Inquiry 3 entry 5

TROOP, DON. “Nobel? Sure. Parking Space? Maybe. (Cover Story).” Chronicle Of Higher Education 58.7 (2011): A1-A10. Academic Search Complete. Web. 4 Apr. 2014.

This is an academic article from Chronicle of Higher Education. It starts off by listing a few instances of how parking has worsened for administrators, students and staff all around the Country. An example is provided by a professor who retired at the age of 62 because she just couldn’t do it anymore. Getting to the campus around 7:30AM to ensure a parking spot and not leaving until after 11PM because of other duties. A lot of colleges will sell more parking passes than they have spots, some schools up to 65% more than what they have. The major problem seems to lie on the fact that universities are always growing and accepting more and more students each year but fail to address the need for more parking spaces in response. This article shares the stories of many professors and how they must cope with the growing population of students and the lack of parking. Many have to walk such as Lea Shopkow who commutes a mile and half on foot each day, no matter the weather. Thomas R. Rochan, president of Ithaca College has a spot designated for him 3 minutes away from his office. He once gave up his spot for a week to a lucky faculty member and he was able to experience the physiological rollercoaster of not knowing if a spot will be available, unlike his usual spot with his name on it. In the end it pretty much is summed up by explaining that everyone is having a pretty rough time in college campuses across the US as far as parking is concerned.

The article was published in the Chronicle of Higher Education and I found this by searching the Miami Libraries and Academic Search Complete. The author is Don Troop. I believe the intended audience is anyone who is interested in the overall situation that American campuses face with the large influx of students and the same number of parking spots each year to accommodate them all. I believe this is a credible source for people who are looking to get more information on the scarcity of campus parking. There are plenty of stories from faculty members all over the countries campuses. This article was published on October 7, 2011. It is over 3 years old but the problem still hasn’t been solved here at Miami, and I’m sure the campuses featured in the article are still going through the same problems as well. This isn’t an out of date piece yet because these problems are still occurring and it just shows that they’re not going anywhere. This issue is connected to the national scale parking problem across university campuses, and is also connected to Miami because we are having similar issues. This article uses a lot of pathos to bring out an emotional stance for readers, and also displays the emotions of unhappy faculty and students who struggle each day to teach and learn because of the inability to always have a convenient spot to park. There is ethos because there is credible names such as CEO’s and prestigious colleges discussed. This issue seems to be a big provider of pathos because as I stated earlier, there is a lot of emotions that go into this topic. The source is persuasive to me because it comes from an academic search engine so I believe that it is credible. I can relate to an extent with some of the peoples stories featured but I also haven’t been to scorned by the parking situation here like some others have at their respected institutions.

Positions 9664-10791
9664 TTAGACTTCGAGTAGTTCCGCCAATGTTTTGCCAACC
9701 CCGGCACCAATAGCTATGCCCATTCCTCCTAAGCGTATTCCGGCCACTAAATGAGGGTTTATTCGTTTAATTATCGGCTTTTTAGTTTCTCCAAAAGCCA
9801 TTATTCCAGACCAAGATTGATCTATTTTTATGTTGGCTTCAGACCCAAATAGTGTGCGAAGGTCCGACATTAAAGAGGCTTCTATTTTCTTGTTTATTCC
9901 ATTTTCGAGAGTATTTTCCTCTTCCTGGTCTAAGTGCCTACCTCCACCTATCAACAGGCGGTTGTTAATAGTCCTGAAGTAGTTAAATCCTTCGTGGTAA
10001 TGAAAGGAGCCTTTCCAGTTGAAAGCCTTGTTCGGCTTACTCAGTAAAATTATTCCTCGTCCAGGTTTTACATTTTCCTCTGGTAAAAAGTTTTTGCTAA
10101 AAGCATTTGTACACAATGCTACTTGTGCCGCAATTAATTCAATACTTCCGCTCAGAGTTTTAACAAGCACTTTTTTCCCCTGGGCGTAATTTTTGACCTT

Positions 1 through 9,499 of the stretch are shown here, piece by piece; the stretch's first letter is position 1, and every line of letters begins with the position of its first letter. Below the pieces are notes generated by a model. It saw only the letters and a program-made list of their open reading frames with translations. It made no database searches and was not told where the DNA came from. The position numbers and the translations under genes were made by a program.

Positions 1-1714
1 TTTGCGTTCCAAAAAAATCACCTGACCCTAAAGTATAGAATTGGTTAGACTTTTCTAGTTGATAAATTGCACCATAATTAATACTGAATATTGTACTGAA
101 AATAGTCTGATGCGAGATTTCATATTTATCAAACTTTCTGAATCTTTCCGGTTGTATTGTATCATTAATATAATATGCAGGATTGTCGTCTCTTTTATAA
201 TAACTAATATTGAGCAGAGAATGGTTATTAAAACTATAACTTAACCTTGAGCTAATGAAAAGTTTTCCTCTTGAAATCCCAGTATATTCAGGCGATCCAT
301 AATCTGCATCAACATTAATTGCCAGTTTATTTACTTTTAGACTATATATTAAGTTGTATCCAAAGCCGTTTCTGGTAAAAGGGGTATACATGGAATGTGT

This source is going to be useful because I now have an outside source that is on the larger scale and dealing with the same issue. I can use comparisons of situations on other university campuses and put them side to side with problems here at Miami with our parking situation.


Inquiry 3 entry 4

Thebault, Reis. “MU pumps the brakes on student parking.” The Miami Student 3 September 2013. Web. 3 April 2014.